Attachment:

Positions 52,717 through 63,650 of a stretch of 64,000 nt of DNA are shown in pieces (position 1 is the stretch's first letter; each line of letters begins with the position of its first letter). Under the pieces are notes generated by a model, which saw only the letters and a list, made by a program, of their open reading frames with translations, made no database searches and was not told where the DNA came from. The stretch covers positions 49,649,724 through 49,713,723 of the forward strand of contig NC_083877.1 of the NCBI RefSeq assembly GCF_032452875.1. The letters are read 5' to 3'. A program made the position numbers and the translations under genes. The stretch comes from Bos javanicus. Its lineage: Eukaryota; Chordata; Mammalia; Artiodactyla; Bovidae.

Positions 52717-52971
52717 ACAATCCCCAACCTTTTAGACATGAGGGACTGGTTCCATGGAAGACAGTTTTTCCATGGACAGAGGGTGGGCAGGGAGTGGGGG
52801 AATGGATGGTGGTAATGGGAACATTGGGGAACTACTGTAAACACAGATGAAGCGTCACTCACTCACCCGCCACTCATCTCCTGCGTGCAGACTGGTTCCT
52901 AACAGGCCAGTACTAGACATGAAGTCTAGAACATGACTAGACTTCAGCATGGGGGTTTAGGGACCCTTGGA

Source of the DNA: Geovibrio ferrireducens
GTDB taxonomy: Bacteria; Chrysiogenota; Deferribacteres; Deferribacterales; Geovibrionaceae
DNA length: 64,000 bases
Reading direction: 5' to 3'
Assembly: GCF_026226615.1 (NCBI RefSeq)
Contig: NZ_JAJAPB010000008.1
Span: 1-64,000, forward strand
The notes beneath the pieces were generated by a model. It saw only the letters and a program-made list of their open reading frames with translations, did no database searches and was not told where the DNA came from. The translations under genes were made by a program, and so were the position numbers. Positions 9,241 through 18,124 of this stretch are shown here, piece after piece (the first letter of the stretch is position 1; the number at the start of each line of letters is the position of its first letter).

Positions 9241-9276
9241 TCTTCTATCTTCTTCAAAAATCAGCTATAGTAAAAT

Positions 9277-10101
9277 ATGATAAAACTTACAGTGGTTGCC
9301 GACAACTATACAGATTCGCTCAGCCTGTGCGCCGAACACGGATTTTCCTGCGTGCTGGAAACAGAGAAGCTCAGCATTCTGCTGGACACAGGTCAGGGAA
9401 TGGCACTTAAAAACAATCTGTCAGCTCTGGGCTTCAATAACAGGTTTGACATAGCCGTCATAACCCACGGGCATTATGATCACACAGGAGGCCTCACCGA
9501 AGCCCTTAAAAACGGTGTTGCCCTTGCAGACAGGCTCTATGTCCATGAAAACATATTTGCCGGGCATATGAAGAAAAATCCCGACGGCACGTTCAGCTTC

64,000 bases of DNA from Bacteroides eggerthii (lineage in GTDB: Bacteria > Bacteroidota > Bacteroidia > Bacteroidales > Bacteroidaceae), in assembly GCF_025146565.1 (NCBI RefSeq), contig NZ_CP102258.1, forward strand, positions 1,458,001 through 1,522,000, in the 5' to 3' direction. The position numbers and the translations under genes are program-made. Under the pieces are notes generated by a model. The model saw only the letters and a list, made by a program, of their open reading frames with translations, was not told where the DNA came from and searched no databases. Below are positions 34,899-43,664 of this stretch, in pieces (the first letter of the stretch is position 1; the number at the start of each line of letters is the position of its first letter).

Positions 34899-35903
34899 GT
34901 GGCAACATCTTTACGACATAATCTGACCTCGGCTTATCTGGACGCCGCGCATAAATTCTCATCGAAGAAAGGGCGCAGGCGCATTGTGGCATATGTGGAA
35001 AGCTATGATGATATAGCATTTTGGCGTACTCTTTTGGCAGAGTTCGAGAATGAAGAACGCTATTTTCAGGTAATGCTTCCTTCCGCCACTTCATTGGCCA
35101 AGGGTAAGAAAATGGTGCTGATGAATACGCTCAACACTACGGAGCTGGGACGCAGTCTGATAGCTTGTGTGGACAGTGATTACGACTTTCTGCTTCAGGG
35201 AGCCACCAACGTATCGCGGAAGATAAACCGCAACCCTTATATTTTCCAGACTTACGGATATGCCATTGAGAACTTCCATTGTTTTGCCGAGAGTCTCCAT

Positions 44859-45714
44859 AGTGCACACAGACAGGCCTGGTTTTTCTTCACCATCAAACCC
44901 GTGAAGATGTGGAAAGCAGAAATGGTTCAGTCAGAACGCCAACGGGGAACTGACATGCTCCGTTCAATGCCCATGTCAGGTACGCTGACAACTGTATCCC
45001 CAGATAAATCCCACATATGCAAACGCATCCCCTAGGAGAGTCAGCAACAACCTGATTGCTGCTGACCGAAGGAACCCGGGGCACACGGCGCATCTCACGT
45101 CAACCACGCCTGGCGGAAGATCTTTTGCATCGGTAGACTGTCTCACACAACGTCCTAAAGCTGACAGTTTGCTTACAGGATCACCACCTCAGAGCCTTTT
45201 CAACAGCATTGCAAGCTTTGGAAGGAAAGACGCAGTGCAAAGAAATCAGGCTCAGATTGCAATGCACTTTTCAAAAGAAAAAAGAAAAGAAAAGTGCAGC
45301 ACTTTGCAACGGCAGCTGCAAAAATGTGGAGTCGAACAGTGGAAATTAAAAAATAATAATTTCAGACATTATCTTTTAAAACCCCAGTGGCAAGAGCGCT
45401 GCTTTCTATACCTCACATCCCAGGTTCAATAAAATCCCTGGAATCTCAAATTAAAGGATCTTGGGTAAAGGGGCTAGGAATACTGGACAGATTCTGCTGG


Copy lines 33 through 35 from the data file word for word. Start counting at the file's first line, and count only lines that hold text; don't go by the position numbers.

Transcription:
45201 CAACAGCATTGCAAGCTTTGGAAGGAAAGACGCAGTGCAAAGAAATCAGGCTCAGATTGCAATGCACTTTTCAAAAGAAAAAAGAAAAGAAAAGTGCAGC
45301 ACTTTGCAACGGCAGCTGCAAAAATGTGGAGTCGAACAGTGGAAATTAAAAAATAATAATTTCAGACATTATCTTTTAAAACCCCAGTGGCAAGAGCGCT
45401 GCTTTCTATACCTCACATCCCAGGTTCAATAAAATCCCTGGAATCTCAAATTAAAGGATCTTGGGTAAAGGGGCTAGGAATACTGGACAGATTCTGCTGG